For decrying ambition and greed, I find it interesting the first thing Maleficent does in her grief is to take over the Moors as landscape-changing evil queen. I mean, it could possibly be excused by saying she was tainted by the evils of men by how she was cheated, and it could be said that she found that to be the most effective way to protect her own kingdom (Is it really a kingdom if it’s ruled by a queen? Hm.) but that would have to be extrapolation on the viewer’s part; the movie did not actually address the issue.

And finally, the movie’s ending was a very Disney ending – which is to say, it was happy. Disney only does happy endings. That is not the kind of ending I really wanted, but it was still a good and even satisfying ending, even if I thought bittersweet would have been more befitting.

See, I figured that the ending must be that Maleficent was the one who broke the curse because she had fallen in love with Aurora because it was a Disney film…and while I like that Disney is moving away from the love at first sight true love utter bullcrap, and I also like that Disney is finally acknowledging how many different types of love there are (after all, love of mother to child, friend to friend, guardian to ward – these are all very beautiful and oft ignored types of love) I really…didn’t want that to happen. Honestly, I would have been more happy with Raven being the one to break the curse. I mean, it was definitely a work-worthy ending, and it suited Disney’s purposes, it’s just not the one I wanted. I was actually hoping that Maleficent would work with Phillip, bring in the dragon as a way to…make Aurora something for which he’d fight. That would still be a major sacrifice on Maleficent’s part, since at that time I was still assuming it would be she who turned into the dragon. And for Aurora to be with Phillip and not truly reconcile with Maleficent, for Maleficent to have more severe consequences for her actions…I…I wanted that. The world is a very harsh place and sometimes, no matter how hard you work for forgiveness, you don’t get it. And sometimes villains aren’t converted into heroes, even when they try really hard to repent. And sometimes – sometimes you make a huge mistake and you can’t make it right and you just have to move on. Not with Disney. Never with Disney. But in real life, yes. And I wanted that. I’m not saying the ending wasn’t good. I’m just saying…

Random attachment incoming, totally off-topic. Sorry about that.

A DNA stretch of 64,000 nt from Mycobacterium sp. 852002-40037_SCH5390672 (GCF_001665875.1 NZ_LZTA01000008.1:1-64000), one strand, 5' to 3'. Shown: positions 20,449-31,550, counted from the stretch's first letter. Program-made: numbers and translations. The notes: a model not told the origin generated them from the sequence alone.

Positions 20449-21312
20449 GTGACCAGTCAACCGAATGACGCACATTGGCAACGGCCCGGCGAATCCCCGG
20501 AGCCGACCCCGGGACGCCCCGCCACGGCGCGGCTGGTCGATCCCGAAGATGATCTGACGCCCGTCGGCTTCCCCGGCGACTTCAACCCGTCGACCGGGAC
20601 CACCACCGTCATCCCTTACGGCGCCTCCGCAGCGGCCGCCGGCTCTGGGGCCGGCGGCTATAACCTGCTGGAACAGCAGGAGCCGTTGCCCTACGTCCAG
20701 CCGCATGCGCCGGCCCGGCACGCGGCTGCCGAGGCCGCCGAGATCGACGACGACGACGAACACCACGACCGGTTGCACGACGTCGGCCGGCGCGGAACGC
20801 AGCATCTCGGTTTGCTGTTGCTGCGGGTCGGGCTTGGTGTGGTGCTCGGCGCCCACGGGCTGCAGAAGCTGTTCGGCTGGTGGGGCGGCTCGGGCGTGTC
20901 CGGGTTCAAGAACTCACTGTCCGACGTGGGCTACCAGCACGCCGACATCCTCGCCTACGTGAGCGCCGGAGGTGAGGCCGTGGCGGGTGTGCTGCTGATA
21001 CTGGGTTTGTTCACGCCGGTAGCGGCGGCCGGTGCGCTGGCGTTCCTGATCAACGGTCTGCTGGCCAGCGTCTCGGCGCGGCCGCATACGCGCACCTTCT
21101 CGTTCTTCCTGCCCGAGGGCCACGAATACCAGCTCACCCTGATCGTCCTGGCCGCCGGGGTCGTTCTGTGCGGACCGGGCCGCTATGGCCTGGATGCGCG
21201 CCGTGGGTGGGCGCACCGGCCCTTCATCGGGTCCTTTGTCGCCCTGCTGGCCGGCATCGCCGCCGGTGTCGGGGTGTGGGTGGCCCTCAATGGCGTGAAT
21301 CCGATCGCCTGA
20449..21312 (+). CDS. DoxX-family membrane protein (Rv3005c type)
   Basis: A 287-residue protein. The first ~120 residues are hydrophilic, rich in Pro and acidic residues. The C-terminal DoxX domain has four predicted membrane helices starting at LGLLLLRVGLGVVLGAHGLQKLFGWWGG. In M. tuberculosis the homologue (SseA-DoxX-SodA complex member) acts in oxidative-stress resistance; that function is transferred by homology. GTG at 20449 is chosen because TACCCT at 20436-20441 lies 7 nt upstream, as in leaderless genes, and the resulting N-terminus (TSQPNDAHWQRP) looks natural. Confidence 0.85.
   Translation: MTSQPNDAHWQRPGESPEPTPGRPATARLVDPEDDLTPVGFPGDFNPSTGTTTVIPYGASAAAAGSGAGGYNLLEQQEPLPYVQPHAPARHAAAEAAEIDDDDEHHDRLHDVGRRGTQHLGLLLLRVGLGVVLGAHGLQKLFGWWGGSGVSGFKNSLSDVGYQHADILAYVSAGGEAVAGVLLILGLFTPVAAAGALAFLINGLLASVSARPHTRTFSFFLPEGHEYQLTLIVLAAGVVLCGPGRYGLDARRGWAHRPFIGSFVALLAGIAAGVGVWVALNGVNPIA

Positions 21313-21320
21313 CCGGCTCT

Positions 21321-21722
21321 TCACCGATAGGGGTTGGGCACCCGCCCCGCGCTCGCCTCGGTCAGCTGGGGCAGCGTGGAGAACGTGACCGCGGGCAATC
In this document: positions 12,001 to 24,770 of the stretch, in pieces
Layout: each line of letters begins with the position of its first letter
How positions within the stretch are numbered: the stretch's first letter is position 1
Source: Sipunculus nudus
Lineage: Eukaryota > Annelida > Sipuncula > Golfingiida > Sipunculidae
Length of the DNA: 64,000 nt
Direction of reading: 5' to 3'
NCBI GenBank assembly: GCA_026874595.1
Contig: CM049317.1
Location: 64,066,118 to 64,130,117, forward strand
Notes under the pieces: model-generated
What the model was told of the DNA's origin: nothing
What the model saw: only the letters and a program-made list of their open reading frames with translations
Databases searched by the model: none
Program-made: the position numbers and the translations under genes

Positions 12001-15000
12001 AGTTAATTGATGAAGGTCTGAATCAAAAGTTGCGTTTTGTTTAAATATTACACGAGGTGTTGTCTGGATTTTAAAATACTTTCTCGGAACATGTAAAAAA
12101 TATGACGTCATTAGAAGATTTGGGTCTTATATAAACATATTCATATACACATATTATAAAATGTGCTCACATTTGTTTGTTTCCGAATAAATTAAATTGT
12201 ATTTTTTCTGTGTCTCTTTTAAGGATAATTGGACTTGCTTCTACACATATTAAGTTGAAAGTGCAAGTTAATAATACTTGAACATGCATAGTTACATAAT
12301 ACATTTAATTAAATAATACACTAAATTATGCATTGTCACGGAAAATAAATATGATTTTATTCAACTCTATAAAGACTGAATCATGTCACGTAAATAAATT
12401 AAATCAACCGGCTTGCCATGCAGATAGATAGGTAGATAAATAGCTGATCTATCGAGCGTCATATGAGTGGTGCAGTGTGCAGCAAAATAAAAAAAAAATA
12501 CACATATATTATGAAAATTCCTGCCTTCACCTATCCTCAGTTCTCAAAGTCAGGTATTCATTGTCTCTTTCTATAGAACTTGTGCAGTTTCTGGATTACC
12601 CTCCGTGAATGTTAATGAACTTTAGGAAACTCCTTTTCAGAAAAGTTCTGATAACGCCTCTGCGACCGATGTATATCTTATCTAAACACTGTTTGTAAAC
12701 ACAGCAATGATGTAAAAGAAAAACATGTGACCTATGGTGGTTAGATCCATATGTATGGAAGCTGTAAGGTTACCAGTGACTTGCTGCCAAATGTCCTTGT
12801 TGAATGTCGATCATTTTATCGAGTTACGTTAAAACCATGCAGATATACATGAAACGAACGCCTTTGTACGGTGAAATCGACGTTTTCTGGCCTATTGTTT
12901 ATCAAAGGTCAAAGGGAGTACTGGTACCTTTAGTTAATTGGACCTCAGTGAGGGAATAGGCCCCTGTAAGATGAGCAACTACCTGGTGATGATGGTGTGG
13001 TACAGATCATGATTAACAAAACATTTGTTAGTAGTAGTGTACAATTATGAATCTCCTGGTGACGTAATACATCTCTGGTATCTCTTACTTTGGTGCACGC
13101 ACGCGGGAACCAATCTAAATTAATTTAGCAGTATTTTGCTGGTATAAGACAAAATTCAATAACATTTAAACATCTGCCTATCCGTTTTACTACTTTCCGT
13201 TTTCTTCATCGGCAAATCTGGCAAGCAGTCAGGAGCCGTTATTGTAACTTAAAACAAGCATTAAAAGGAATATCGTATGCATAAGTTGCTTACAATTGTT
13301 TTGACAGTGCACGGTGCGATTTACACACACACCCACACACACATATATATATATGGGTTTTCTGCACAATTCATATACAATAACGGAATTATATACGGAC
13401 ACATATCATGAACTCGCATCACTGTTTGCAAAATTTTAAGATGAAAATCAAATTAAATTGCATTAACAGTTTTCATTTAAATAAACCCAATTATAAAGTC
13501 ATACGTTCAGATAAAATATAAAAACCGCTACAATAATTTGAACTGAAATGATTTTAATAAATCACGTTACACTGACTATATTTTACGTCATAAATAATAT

It was the ending Gotham the movie needed, but not the ending that Gotham I deserved wanted.

You can tell that I’m okay with the ending, even if I wanted a different one, because I’d still buy the movie after the price goes down. Which is how I will buy most movies for the most part, anyway – prudence with money and all.

So if you are in a place where Maleficent is playing, consider seeing it. It was really good. Even if you wait ’til it comes out on Netflix and DVD. It was good – it wasn’t truly a story about good guys and bad guys, it was a story about people. It was a story about how a heart can change, about priorities and ambitions, about love.


About Rii the Wordsmith

An aspiring author, artist, avid consumer of storytelling medium, gamer, psychologist (insomuch as one with her bachelor's is a psychologist), wife, mother, DM, Christian, a friend to many, and, most importantly, an evil overlord.